* shop for specials. - I always do this. I have had a price book for years. I will post some pictures of it soon.

* make your own shopping bags and fruit and veg bags so you're not bringing home plastic bags. Taking your own shopping bags is easy. The only problem that I have is bags for the fruit and veg. Loose potatoes, broccoli carrots etc are fine but it is hard to take loose pistachio nuts to the checkout ! I need some ideas here. Do you sew your own little bags for smaller fruit and veg/nuts etc? I often buy loose almonds, pistachios, beans etc and would appreciate some feedback.

* buy meat from a butcher, not a supermarket. Done. Luckily we have a great butcher in the little town I live in.

* stop buying individually wrapped or bagged groceries, like snack foods. Done.

* watch the unit price. - always do this using a price book. ( although once you have done your price book you will find that you just know your prices )

* look for and support products that have minimal wrapping. This has not been easy. Sometimes you are limited by where you live as to how easy it is to access particular products. Not eating preservatives does make this a little easier, in that it minimises your packaged foods anyway.

I am looking forward to the next challenge. I hope to maintain many of these principles.


Aussies Living Simply Challenge - Part One

" This week's challenge is to reduce the amount you spend on food, and as an added bonus, the amount of packaging on the food you buy. Our associated challenge this week is to reduce the amount of debt you have."

Our normal grocery budget is $180. We never spend this much, but I always allocate that amount. We then put the left over money into a jar and use it for times when we need extras, for example if visitors are coming or taking it on holidays so we can eat out etc. We usually spend between $120 and $150 per week.

When I redid our budget a couple of weeks ago I cut the amount to $150. I shop with cash and I menu plan before hand so I know exactly what I need and what we are eating throughout the week. Not eating preservatives and cooking from scratch has made a HUGE difference to our grocery bill. Last week I spent $68. This included meat and fruit and veg. I was amazed.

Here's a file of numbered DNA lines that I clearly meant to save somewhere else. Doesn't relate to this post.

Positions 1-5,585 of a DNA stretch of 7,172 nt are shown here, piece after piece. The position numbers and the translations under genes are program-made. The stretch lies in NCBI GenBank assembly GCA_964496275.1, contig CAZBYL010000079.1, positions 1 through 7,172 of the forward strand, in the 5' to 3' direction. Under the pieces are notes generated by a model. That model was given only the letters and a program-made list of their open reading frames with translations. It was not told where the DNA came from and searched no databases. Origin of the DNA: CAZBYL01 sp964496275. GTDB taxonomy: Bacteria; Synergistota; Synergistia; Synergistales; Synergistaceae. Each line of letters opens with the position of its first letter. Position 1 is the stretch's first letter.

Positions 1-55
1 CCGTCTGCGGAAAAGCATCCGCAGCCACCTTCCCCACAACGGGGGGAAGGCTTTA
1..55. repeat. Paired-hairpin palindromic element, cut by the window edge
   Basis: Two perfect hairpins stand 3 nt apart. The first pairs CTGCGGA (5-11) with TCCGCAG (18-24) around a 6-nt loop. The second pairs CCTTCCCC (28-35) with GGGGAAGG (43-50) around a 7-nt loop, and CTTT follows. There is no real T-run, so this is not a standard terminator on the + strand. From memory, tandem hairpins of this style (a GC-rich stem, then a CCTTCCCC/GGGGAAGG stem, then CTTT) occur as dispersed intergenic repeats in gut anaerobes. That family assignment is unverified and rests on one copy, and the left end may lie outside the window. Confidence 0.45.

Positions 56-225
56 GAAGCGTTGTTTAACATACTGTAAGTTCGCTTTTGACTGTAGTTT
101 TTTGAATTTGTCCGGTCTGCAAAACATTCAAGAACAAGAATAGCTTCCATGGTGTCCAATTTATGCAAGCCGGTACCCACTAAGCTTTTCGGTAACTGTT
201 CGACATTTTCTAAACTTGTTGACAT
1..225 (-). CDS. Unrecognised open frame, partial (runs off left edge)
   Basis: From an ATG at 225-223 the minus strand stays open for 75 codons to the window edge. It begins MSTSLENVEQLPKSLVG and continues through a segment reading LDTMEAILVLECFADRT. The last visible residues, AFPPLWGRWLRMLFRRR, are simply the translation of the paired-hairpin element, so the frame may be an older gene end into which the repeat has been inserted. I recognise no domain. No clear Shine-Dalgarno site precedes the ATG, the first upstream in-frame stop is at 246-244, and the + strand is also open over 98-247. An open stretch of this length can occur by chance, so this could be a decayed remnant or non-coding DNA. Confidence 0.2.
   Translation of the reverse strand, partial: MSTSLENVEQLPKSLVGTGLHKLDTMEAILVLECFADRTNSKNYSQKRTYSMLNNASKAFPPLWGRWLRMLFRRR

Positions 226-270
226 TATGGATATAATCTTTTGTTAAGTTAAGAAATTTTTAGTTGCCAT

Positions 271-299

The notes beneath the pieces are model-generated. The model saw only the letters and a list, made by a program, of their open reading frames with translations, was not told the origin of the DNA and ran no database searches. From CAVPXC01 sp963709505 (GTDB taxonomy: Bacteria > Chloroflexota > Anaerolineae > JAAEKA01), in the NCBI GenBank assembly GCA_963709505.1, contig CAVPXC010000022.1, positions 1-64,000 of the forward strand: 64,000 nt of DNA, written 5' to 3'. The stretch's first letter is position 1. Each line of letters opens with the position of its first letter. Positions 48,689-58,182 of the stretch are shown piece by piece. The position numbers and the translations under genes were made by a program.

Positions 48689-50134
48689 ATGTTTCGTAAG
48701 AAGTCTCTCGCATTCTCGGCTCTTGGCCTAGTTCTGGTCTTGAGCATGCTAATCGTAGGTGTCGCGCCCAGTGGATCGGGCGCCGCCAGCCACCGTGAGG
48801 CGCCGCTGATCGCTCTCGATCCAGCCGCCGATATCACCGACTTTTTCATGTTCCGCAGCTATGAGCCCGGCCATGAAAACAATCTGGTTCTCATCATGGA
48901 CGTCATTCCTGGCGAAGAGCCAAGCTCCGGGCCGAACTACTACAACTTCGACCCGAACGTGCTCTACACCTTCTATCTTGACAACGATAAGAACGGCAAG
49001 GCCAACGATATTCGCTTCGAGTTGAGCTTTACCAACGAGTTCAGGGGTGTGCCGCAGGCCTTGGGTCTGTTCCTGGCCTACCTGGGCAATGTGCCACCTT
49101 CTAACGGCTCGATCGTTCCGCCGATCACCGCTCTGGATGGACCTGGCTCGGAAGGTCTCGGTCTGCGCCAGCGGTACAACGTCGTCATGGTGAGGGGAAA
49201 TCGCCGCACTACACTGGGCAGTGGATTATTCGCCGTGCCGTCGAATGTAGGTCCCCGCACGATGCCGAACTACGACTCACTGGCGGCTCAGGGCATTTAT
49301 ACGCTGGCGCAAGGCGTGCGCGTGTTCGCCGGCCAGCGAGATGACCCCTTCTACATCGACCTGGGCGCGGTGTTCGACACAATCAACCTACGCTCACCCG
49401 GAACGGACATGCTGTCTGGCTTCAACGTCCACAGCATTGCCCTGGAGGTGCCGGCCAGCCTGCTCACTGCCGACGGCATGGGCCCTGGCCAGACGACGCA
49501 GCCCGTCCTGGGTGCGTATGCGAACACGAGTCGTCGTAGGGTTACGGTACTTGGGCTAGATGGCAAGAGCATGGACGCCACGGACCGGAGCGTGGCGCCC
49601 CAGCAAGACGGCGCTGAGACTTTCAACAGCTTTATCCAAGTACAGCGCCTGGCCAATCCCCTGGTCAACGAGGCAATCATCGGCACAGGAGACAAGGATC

Anyway, as far as the ALS challenge goes - these are the things that I will attempt to do, or in some instances are already doing:

* grow some of your own food.

* make up a food budget and take only that amount of money to the supermarket with you.

* create a menu plan for the week so you know what you need to buy for each meal.

* start tracking your spending. Every time you go out, take a small notebook with you. Write down every item you buy and how much you spend. This will give you a good idea of where your money is going. When you do this for a few weeks, you'll see your money spending pattern emerge. Once you've identified your weak spots, you can start fixing them.

* start a grocery stockpile.

* cook from scratch. Processed and precooked foods cost much more than basic ingredients. Don't pay someone else to cook for you, do it yourself and save.

* include at least two meatless meals a week.

* ban yourself from eating out or buying takeaway for this entire week.

* shop for specials. Go to a few different supermarkets in your local area to cherry pick their specials, and then finish your shopping at your regular store.

* buy vegetables and fruit from roadside stalls and farmers markets.

* ask around your neighbourhood to see if there are any local people selling food. You may have a neighbour selling eggs, honey or organic vegetables.

* make your own shopping bags and fruit and veg bags so you're not bringing home plastic bags.

* buy meat from a butcher, not a supermarket. You'll find it's probably cheaper and fresher, and have less packaging. Ask the butcher to wrap your meat in paper. No plastic sheets or bags.

* stop buying individually wrapped or bagged groceries, like snack foods.

* buy larger packs and decant into smaller jars.

* watch the unit price. Check out the price per gram or piece. Just because it's packaged in a certain way, doesn't mean it's cheaper!

* look for and support products that have minimal wrapping.


Simple Savings Newsletter

There are lots of budgeting websites but most of the content is American.

This website is the best one to use for saving tips. The ideas are sensible and the savings are real. I particularly like the wealthy habits calendar. It brings lifestyle back into balance.

Check it Out: